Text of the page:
August 25, 2015 / 3:55 PM / in 2 years

French prosecutor says train gunman had 'terrorist intent'

PARIS (Reuters) - The Paris prosecutor on Tuesday dismissed a claim by the gunman disarmed by passengers on a train between Amsterdam and Paris that he had been planning a robbery, and opened an investigation into “attempted murder with terrorist intent”.

French judicial police stand on the platform next to the Thalys high-speed train where shots were fired to collect clues in Arras, France, August 21, 2015. REUTERS/Pascal Rossignol

Francois Molins dismissed as “far-fetched” Moroccan Ayoub el Khazzani’s assertion that he had wanted to rob passengers on the high-speed train where he was wrestled to the ground by passengers, including two off-duty U.S. servicemen.

“Ayoub el Khazzani had watched whilst already on the Thalys train YouTube files in which an individual called on the faithful to fight and take up arms in the name of the Prophet,” Molins told a news conference.

Two people were wounded in the struggle on Friday to subdue the attacker, who had an assault rifle, a hand gun and some 270 bullets.

Speaking after Khazzani was charged following four days of questioning, Molins said the gunman had bought a first class ticket worth 149 euros ($170), declining to take an earlier train despite it being cheaper.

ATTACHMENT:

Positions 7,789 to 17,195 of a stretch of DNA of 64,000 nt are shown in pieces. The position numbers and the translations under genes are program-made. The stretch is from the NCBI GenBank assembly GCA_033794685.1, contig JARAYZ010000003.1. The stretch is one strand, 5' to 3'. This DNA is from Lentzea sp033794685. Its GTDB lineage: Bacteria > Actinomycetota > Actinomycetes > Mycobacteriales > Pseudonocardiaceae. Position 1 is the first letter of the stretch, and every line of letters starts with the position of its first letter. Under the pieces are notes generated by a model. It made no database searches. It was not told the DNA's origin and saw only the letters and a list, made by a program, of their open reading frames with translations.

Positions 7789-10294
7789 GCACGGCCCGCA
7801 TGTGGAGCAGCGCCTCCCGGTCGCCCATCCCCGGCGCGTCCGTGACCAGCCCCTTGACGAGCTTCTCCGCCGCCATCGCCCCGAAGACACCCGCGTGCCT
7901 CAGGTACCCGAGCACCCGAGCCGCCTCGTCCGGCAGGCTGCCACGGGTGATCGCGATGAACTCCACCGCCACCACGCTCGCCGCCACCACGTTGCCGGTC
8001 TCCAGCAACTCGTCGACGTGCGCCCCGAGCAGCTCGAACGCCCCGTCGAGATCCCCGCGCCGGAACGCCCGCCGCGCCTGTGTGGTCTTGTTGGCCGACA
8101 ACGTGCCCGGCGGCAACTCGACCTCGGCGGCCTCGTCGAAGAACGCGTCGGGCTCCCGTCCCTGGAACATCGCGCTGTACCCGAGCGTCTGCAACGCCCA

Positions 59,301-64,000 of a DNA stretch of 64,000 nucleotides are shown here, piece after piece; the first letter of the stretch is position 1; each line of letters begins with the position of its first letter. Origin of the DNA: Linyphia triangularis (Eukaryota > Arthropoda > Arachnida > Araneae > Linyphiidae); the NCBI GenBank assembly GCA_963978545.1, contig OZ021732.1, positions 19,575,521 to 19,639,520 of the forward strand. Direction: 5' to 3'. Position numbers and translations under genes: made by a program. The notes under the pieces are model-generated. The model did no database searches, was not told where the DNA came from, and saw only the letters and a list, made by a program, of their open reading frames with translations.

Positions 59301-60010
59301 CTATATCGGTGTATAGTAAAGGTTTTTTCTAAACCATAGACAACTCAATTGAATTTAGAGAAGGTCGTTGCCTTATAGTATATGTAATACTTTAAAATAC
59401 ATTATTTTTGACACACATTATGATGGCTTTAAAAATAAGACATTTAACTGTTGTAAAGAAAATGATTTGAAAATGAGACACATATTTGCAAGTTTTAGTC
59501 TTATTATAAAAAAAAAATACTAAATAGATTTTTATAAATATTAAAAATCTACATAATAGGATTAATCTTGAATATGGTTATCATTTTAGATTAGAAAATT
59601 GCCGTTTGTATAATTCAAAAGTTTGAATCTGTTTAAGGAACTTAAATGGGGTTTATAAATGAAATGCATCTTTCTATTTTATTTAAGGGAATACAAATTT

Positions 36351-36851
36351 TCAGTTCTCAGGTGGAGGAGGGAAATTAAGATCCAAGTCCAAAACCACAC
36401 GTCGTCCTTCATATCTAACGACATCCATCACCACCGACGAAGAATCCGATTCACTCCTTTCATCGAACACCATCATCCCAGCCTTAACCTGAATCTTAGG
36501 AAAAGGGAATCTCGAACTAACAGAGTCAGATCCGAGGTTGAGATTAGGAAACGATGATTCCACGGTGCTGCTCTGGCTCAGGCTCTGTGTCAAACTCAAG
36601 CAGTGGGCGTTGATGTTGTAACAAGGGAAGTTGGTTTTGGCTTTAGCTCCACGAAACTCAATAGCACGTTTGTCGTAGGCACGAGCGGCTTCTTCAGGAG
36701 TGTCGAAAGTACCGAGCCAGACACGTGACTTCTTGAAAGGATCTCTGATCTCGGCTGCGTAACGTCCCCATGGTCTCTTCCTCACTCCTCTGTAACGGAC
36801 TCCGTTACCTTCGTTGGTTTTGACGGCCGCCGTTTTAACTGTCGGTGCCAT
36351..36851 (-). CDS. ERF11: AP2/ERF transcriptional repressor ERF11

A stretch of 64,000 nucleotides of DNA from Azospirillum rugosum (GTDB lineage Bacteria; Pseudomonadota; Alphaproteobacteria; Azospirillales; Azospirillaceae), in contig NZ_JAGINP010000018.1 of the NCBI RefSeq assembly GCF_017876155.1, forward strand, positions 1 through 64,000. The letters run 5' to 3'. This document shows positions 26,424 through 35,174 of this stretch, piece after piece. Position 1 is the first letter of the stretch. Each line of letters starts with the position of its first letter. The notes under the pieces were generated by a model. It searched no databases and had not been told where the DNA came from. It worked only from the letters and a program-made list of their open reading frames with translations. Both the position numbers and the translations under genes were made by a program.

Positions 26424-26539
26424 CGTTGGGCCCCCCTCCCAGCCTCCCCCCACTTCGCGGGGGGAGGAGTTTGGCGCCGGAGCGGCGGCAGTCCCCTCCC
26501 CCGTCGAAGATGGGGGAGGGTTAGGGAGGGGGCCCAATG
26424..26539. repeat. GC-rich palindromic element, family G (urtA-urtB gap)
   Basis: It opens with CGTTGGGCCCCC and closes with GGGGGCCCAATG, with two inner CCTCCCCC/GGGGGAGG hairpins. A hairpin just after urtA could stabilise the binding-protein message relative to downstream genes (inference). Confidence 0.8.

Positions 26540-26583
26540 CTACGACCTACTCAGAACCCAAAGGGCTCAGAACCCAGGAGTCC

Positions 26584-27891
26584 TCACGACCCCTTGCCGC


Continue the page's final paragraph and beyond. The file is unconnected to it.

“It seemed to be a premeditated and targeted project,” he said. “According to all the witness statements gathered, he had a resolute attitude and was determined to carry out his actions.”

Molins said Khazzani had claimed to have found a case containing a telephone, weapons and munitions in a public park where he was living the day before his departure.

“He said that when he got on the train he had no terrorism plan ... in his statements, which I deem far-fetched, he said he planned to rob the passengers of their money, smash a window and then jump out,” Molins said.

Despite Khazzani’s claim that he had slept on a bench in Brussels in the days prior to boarding the train on Aug. 21, Molins said he had actually stayed with his sister in the Belgian capital, which was searched on Monday.

Molins said Khazzani had been identified by the Spanish authorities to French intelligence services in February 2014 because of his connections to radical Islam, before he took a job with a telephone company in France.

The prosecutor said the 25-year-old had spent between five and seven months near Paris at the start of 2014 before spells in Brussels, Cologne and Vienna.

Molins said Khazzani went to Istanbul from Berlin on May 10 before returning from Antakya in southern Turkey to Albania on June 4, adding that he may have traveled to Syria.

Khazzani denied going to Turkey.

Reporting by John Irish and Leigh Thomas; Editing by James Regan and Robin Pomeroy

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